I have the same machine. Check your ground, if it is not good it will cut like you describe. Also the air has to be really dry and clean. Look at underside as you cut the sparks should be coming out just slightly behind the cut if your travel speed is good. I set the heat control at the lowest setting when following a pattern on thin material and higher on thicker material. You will just have to play with it to get the speed and heat you like. The little green air light will go out if you do not have enough air flow to the machine. My compressor is set at about 100psi. I just set the regulator on the cutter to the middle of the green on the gauge and have at it. If you turn the heat all the way down you can pull the trigger and just get air to make the adjustment. I have not had to change the air setting much. I have around 3 hours on the machine and am really just now getting consistently good clean cuts. The learning curve was steeper than I thought it would be. That said I wish I had purchased this cutter a long time ago I would have saved hundreds of hours of work. Miller makes a great product.

    Paul

  8. #8
    Join Date
    Dec 2007
    Location
    Scottsdale, AZ
    Posts
    173

    Default

    Quote Originally Posted by pthunberg View Post
    I have the same machine. Check your ground, if it is not good it will cut like you describe. Also the air has to be really dry and clean. Look at underside as you cut the sparks should be coming out just slightly behind the cut if your travel speed is good. I set the heat control at the lowest setting when following a pattern on thin material and higher on thicker material. You will just have to play with it to get the speed and heat you like. The little green air light will go out if you do not have enough air flow to the machine. My compressor is set at about 100psi. I just set the regulator on the cutter to the middle of the green on the gauge and have at it. If you turn the heat all the way down you can pull the trigger and just get air to make the adjustment. I have not had to change the air setting much. I have around 3 hours on the machine and am really just now getting consistently good clean cuts. The learning curve was steeper than I thought it would be. That said I wish I had purchased this cutter a long time ago I would have saved hundreds of hours of work. Miller makes a great product.

    Paul
    It sounds like you are not getting solid ground and the air pressure might be too high at 120.

    I think the Miller is made by Hypertherm for Miller and it is the same unit as the Hyper Powermax 30.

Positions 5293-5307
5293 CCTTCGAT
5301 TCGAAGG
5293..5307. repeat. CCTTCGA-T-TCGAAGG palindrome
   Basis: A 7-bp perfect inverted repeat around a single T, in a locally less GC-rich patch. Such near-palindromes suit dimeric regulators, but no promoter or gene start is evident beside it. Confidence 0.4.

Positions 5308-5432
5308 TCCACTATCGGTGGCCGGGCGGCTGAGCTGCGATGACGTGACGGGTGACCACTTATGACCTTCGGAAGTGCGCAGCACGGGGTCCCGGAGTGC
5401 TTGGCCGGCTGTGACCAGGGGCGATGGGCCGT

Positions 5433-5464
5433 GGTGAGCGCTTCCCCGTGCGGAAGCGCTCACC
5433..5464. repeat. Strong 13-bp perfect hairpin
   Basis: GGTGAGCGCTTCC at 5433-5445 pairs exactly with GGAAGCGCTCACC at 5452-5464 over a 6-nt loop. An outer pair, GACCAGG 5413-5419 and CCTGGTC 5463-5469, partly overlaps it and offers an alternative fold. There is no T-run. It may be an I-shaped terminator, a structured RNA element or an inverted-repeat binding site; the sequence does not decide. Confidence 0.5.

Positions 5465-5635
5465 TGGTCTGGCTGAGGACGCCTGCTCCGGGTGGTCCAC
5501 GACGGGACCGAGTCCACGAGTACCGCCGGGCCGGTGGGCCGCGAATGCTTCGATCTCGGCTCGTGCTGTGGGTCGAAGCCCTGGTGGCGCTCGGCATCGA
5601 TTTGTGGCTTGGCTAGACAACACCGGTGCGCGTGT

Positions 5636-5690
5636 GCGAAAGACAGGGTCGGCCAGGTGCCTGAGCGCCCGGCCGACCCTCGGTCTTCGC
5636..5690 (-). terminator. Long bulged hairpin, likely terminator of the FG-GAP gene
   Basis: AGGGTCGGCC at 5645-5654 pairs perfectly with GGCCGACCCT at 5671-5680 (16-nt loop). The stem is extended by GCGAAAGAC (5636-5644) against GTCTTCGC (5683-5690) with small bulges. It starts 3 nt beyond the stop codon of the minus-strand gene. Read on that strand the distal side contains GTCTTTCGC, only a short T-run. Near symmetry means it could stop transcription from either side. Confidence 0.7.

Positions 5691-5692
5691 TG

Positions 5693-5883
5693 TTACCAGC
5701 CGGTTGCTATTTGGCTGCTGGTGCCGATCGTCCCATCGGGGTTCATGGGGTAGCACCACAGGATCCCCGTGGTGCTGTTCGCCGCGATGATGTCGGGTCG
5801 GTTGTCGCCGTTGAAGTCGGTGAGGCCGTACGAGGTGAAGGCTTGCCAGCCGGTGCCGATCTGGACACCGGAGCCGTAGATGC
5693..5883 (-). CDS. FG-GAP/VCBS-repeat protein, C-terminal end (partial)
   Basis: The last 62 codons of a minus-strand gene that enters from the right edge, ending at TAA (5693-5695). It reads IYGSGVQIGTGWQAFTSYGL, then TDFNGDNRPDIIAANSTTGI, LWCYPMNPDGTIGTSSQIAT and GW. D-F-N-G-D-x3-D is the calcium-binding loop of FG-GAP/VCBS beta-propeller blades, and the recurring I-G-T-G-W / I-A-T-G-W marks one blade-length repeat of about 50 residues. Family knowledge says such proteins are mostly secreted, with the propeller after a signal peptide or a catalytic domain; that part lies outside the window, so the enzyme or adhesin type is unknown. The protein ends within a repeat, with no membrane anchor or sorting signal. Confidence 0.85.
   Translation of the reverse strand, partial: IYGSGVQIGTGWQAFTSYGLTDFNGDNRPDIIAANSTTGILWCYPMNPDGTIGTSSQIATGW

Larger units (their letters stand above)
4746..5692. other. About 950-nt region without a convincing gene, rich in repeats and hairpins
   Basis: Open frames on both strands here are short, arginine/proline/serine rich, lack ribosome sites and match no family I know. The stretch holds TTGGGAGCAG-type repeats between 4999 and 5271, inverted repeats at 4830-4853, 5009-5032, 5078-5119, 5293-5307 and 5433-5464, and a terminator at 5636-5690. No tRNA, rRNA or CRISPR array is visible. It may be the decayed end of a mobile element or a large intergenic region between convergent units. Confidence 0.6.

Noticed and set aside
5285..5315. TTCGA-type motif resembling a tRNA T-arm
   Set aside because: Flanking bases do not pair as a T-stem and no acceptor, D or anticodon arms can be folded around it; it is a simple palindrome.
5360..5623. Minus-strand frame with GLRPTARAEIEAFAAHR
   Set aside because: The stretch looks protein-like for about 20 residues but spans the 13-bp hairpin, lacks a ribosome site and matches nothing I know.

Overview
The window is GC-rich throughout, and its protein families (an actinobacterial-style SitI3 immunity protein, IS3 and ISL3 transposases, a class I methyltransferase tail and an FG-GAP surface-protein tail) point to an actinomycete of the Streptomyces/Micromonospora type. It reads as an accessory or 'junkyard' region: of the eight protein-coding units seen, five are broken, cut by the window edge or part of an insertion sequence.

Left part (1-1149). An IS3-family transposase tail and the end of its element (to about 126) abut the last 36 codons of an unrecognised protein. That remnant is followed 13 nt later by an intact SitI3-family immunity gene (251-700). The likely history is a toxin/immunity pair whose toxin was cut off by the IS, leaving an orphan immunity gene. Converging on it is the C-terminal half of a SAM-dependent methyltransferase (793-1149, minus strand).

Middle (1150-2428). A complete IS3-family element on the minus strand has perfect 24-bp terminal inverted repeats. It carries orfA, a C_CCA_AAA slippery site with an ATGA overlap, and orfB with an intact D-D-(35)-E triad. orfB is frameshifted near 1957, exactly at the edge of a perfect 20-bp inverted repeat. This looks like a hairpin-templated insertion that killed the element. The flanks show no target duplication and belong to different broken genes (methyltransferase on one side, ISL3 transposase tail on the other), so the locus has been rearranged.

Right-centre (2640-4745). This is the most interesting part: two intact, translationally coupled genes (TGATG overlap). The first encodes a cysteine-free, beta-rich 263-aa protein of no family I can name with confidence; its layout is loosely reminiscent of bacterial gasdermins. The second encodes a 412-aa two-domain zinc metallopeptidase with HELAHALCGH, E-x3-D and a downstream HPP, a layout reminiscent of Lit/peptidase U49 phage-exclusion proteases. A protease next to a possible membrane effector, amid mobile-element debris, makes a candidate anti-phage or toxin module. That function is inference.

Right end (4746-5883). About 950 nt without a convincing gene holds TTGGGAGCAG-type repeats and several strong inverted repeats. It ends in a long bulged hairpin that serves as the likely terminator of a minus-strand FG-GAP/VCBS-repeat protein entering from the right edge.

The cutter will cut without a ground but you will lose the arc after about 15 secs or so (ask me how I know ).
    Don
    Scottsdale, AZ
    www.savagesun4x4.com

    MillerMatic 211 AS
    Hypertherm PowerMax30
    Bernard 300 Amp Q Gun
    Bernard 200 Amp Q Gun
    Milwaukee Band-saw/stand
    10 Angle Grinders 8, 4 1/2" -2, 7"
    DeWalt Chop Saw
    Craftsman Twin-Blade Saw
    12 Ton Shop Press
    Optrel Satellite Helmet
    Miller Elite Helmet

  9. #9
    Join Date
    Jan 2008
    Location
    Appleton, WI
    Posts
    17

    Default

    A few things to consider:

    - 120 psi into the machine is fine as long as the regulator on the machine is set at 60 psi WITH THE AIR FLOWING. If the air pressure is set without air flowing it will be less when the air starts moving.

    - Aluminum does not leave a smooth finish when cut. Because of aluminum's physical properties, it disipates heat much faster that steel which causes the heat from the arc to be drawn away from the cut. That is why the edges of the cut are rough instead of smooth. That is also why aluminum has less of a rating when it comes to cutting capacity.

    - The amperage knob can be adjusted for different thickenesses or cutting speeds. Most times it is left at 27 amps and the speed is adjusted to the thickness of the material.

    - HT DOES NOT MAKE ANY MILLER PLASMA CUTTERS!!! It was the other way around for two of their machines.

    - "Shielded" applications use drag consumables, "non-shielded" applications use regular consumables.

    - Do not over tighten the retaining cup. The number one complaint that I get is that the machine does not cut very well and the arc goes out in a few seconds. If the retaining cup is too tight it will cause that. For that machine, if you can wiggle the tip as it sticks through the retaining cup, it is just right. It should not be sloppy, but if you can't wiggle it a bit, the cup is over tight and may cause problems.

    - Make sure your air is clean and dry. Any moisture in the air will derate the ability to cut. It will also reduce consumable life. Verify also that the air lines are of proper size to allow good air volume. Volume of air is another characteristic that is easily overlooked.

    Ric

  10. #10
    Join Date
    Feb 2008
    Location
    Toronto
    Posts
    18

    Default Thanks for the tips

    Da boss gave me 5 days work to do over my 4 day weekend.

    I didn't even get out to the shop. It sounds like a root problem may be with the air. It maybe the little 'air dryer' gizmo I bought restricts airflow.

    I will investigate (boss willing)